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Suppose you want to find out how many times particular text or a number value occurs in a range of cells. For example:
 If a range contains the number values 5, 6, 7, and 6, the number 6 occurs two times.
 If a column contains "Buchanan", "Dodsworth", "Dodsworth", and "Dodsworth", "Dodsworth" occurs three times.
There are several ways to count how often a value occurs.
What do you want to do?
Count how often a single value occurs by using a function
Use the COUNTIF function to perform this task.
Example
The example may be easier to understand if you copy it to a blank worksheet.
How to copy an example
 Create a blank workbook or worksheet.
 Select the example in the Help topic.
Note Do not select the row or column headers.
Selecting an example from Help
 Press CTRL+C.
 In the worksheet, select cell A1, and press CTRL+V.
 To switch between viewing the results and viewing the formulas that return the results, press CTRL+` (grave accent), or on the Formulas tab, in the Formula Auditing group, click the Show Formulas button.

A 
B 
Salesperson 
Invoice 
Buchanan

15,000 
Buchanan

9,000 
Suyama

8,000 
Suyama

20,000 
Buchanan

5,000 
Dodsworth

22,500 
Formula 
Description (Result) 
=COUNTIF(A2:A7,"Buchanan") 
Number of entries for Buchanan (3) 
=COUNTIF(A2:A7,A4) 
Number of entries for Suyama (2) 
=COUNTIF(B2:B7,"< 20000") 
Number of invoice values less than 20,000 (4) 
=COUNTIF(B2:B7,">="&B5) 
Number of invoice values greater than or equal to 20,000 (2) 

Function details
COUNTIF This function counts the number of cells within a range that meet a single criterion that you specify.
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Count based on multiple criteria by using the COUNTIFS function
Introduced in Excel 2007, the COUNTIFS function is similar to the COUNTIF function with one important exception: COUNTIFS lets you apply criteria to cells across multiple ranges and counts the number of times all criteria are met. You can use up to 127 range/criteria pairs with the COUNTIFS function. The syntax for the function looks like this:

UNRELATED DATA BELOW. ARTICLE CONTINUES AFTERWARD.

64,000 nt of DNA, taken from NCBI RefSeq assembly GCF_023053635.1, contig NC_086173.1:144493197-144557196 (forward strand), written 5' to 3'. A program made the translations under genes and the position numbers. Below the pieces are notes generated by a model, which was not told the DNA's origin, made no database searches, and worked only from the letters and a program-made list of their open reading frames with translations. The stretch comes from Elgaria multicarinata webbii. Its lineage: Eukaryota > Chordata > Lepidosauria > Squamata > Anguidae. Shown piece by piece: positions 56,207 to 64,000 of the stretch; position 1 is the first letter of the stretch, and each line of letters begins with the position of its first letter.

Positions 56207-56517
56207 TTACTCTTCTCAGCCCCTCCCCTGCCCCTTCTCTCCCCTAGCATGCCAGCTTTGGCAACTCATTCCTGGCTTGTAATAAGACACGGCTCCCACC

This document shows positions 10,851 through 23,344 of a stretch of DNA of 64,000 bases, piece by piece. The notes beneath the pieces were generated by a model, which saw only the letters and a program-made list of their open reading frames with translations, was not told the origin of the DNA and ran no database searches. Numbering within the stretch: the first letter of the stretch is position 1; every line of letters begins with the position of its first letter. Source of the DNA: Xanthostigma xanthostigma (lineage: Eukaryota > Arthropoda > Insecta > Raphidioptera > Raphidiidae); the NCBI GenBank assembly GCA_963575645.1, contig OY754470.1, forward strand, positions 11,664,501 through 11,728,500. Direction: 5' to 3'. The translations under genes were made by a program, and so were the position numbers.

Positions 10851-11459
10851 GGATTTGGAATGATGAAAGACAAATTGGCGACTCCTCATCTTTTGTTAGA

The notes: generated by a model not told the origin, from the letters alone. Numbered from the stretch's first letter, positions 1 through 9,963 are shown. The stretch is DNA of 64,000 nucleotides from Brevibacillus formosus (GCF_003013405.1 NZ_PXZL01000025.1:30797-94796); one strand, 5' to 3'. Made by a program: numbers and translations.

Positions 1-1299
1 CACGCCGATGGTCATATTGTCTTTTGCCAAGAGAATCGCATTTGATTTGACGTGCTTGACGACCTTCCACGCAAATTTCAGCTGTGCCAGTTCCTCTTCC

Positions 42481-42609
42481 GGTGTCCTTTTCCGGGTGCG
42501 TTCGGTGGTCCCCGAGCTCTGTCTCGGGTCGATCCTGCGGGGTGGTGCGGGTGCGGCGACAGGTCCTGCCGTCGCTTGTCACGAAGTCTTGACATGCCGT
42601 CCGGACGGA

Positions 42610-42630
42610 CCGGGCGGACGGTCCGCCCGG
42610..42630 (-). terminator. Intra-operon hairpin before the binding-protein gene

COUNTIFS(criteria_range1, criteria1, [criteria_range2, criteria2],…)
To learn more about using this function to count with multiple ranges and criteria, see COUNTIFS function.
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Count based on criteria by using the COUNT and IF functions together
Let's say you need to determine how many salespeople sold a particular item in a certain region, or you want to know how many sales over a certain value were made by a particular salesperson. You can use the IF and COUNT functions together; that is, you first use the IF function to test a condition and then, only if the result of the IF function is True, you use the COUNT function to count cells.
Example
The example may be easier to understand if you copy it to a blank worksheet.
How to copy an example
 Create a blank workbook or worksheet.
 Select the example in the Help topic.
Note Do not select the row or column headers.
Selecting an example from Help
 Press CTRL+C.
 In the worksheet, select cell A1, and press CTRL+V.
 To switch between viewing the results and viewing the formulas that return the results, press CTRL+` (grave accent), or on the Formulas tab, in the Formula Auditing group, click the Show Formulas button.

A 
B 
C 
D 
Region 
Salesperson 
Type 
Sales 
South 
Buchanan

Beverages 
3571 
West 
Davolio

Dairy 
3338 
East 
Suyama

Beverages 
5122 
North 
Suyama

Dairy 
6239 
South 
Dodsworth

Produce 
8677 
South 
Davolio

Meat 
450 
South 
Davolio

Meat 
7673 
East 
Suyama

Produce 
664 
North 
Davolio

Produce 
1500 
South 
Dodsworth

Meat 
6596 
Formula 
Description (result) 


=COUNT(IF((A2:A11="South")*(C2:C11="Meat"),D2:D11)) 
Number of sales of meat in the South region (3) 


=COUNT(IF((B2:B11="Suyama")*(D2:D11>=1000),D2:D11)) 
Number of sales greater than 1000 by Suyama (2) 



Notes
Function details
COUNT This function counts the number of cells that contain numbers, and counts numbers within the list of arguments.